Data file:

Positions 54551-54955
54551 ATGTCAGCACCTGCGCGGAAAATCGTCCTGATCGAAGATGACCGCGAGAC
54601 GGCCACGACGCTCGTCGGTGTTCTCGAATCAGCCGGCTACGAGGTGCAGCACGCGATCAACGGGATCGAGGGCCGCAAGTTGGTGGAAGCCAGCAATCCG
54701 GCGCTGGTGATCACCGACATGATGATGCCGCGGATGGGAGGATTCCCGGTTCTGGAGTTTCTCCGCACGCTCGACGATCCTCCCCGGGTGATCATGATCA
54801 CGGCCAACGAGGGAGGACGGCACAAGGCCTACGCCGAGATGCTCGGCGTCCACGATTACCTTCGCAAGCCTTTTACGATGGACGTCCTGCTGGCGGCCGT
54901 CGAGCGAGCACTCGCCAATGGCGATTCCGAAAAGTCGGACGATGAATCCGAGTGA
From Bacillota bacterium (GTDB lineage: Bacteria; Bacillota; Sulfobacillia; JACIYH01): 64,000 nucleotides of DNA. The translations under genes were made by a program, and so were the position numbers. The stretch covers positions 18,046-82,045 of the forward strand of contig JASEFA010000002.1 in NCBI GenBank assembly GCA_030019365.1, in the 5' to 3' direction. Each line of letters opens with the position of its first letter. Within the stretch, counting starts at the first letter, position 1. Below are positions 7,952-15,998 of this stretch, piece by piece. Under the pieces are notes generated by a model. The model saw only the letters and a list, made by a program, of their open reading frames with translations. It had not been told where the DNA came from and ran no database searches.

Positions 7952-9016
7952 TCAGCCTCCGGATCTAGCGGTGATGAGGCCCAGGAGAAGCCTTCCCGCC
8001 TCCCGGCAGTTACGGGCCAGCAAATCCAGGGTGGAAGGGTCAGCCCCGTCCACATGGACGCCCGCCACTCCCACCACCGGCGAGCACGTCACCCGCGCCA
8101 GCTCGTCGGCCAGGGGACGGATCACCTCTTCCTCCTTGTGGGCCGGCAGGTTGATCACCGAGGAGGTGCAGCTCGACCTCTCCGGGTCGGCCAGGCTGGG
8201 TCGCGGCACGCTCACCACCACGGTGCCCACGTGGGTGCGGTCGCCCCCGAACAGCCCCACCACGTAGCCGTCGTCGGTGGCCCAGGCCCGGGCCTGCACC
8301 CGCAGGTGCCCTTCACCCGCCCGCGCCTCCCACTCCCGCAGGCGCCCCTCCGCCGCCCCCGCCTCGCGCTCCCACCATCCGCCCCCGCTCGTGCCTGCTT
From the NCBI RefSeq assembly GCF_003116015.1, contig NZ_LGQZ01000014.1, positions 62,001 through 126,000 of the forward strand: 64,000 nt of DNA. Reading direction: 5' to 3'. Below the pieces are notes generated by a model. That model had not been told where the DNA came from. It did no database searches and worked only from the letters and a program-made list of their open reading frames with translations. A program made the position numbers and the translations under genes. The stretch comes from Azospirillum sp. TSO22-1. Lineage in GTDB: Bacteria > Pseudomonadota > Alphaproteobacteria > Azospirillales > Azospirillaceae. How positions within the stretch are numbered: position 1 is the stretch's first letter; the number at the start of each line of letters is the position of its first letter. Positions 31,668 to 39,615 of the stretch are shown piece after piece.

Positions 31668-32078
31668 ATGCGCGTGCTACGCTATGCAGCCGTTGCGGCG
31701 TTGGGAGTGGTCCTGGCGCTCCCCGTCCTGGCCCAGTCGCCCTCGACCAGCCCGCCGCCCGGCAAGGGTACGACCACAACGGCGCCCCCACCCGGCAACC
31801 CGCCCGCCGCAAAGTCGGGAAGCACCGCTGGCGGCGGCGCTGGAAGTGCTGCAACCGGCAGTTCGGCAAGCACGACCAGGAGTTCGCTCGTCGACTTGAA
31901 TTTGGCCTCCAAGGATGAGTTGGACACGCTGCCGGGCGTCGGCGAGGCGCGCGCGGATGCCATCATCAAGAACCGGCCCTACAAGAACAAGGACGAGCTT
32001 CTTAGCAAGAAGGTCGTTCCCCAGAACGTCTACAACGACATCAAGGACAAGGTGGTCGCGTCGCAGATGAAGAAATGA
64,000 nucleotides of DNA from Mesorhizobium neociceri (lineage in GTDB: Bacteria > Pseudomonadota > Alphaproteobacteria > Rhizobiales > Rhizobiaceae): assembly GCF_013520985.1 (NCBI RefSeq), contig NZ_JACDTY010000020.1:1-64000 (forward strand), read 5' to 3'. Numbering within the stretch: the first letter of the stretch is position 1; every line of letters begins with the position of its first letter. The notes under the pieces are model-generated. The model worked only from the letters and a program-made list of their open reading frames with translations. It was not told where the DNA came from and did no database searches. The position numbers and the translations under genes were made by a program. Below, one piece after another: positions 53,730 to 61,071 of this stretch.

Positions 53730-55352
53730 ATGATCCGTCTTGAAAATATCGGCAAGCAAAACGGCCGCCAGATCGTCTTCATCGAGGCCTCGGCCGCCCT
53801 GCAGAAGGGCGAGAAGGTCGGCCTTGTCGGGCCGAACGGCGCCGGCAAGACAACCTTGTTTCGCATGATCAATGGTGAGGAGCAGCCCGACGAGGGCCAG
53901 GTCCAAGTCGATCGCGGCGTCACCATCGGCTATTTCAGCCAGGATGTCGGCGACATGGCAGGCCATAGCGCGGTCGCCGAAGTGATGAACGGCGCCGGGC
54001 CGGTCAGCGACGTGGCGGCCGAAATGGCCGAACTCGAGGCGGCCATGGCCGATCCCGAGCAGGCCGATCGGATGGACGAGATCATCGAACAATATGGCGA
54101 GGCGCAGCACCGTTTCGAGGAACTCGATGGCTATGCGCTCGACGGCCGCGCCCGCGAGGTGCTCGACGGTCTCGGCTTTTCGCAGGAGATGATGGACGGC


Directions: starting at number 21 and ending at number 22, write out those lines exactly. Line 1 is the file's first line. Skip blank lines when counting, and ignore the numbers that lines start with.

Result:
64,000 nucleotides of DNA from Mesorhizobium neociceri (lineage in GTDB: Bacteria > Pseudomonadota > Alphaproteobacteria > Rhizobiales > Rhizobiaceae): assembly GCF_013520985.1 (NCBI RefSeq), contig NZ_JACDTY010000020.1:1-64000 (forward strand), read 5' to 3'. Numbering within the stretch: the first letter of the stretch is position 1; every line of letters begins with the position of its first letter. The notes under the pieces are model-generated. The model worked only from the letters and a program-made list of their open reading frames with translations. It was not told where the DNA came from and did no database searches. The position numbers and the translations under genes were made by a program. Below, one piece after another: positions 53,730 to 61,071 of this stretch.

Positions 53730-55352